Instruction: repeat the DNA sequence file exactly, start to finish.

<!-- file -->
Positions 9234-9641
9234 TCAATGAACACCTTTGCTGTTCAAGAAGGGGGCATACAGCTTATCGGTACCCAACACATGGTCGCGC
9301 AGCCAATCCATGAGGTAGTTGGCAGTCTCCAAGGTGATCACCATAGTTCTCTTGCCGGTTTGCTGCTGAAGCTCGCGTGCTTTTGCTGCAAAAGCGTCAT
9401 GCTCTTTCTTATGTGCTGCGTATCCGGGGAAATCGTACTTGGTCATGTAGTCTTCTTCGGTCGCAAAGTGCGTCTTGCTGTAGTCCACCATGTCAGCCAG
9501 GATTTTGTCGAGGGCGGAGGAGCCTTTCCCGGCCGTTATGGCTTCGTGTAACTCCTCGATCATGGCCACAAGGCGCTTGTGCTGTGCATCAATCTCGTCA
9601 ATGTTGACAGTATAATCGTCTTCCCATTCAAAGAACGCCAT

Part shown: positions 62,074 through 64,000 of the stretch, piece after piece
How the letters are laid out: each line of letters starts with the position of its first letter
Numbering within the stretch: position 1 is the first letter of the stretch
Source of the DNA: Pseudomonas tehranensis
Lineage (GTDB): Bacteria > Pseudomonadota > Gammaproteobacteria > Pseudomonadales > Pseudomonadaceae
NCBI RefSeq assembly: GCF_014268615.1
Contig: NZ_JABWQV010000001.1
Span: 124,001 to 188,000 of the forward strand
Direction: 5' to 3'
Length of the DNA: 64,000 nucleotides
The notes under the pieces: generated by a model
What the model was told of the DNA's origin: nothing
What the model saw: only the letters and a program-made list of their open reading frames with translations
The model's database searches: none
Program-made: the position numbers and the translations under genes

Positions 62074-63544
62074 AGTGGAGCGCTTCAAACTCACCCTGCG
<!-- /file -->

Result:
Positions 9234-9641
9234 TCAATGAACACCTTTGCTGTTCAAGAAGGGGGCATACAGCTTATCGGTACCCAACACATGGTCGCGC
9301 AGCCAATCCATGAGGTAGTTGGCAGTCTCCAAGGTGATCACCATAGTTCTCTTGCCGGTTTGCTGCTGAAGCTCGCGTGCTTTTGCTGCAAAAGCGTCAT
9401 GCTCTTTCTTATGTGCTGCGTATCCGGGGAAATCGTACTTGGTCATGTAGTCTTCTTCGGTCGCAAAGTGCGTCTTGCTGTAGTCCACCATGTCAGCCAG
9501 GATTTTGTCGAGGGCGGAGGAGCCTTTCCCGGCCGTTATGGCTTCGTGTAACTCCTCGATCATGGCCACAAGGCGCTTGTGCTGTGCATCAATCTCGTCA
9601 ATGTTGACAGTATAATCGTCTTCCCATTCAAAGAACGCCAT

Part shown: positions 62,074 through 64,000 of the stretch, piece after piece
How the letters are laid out: each line of letters starts with the position of its first letter
Numbering within the stretch: position 1 is the first letter of the stretch
Source of the DNA: Pseudomonas tehranensis
Lineage (GTDB): Bacteria > Pseudomonadota > Gammaproteobacteria > Pseudomonadales > Pseudomonadaceae
NCBI RefSeq assembly: GCF_014268615.1
Contig: NZ_JABWQV010000001.1
Span: 124,001 to 188,000 of the forward strand
Direction: 5' to 3'
Length of the DNA: 64,000 nucleotides
The notes under the pieces: generated by a model
What the model was told of the DNA's origin: nothing
What the model saw: only the letters and a program-made list of their open reading frames with translations
The model's database searches: none
Program-made: the position numbers and the translations under genes

Positions 62074-63544
62074 AGTGGAGCGCTTCAAACTCACCCTGCG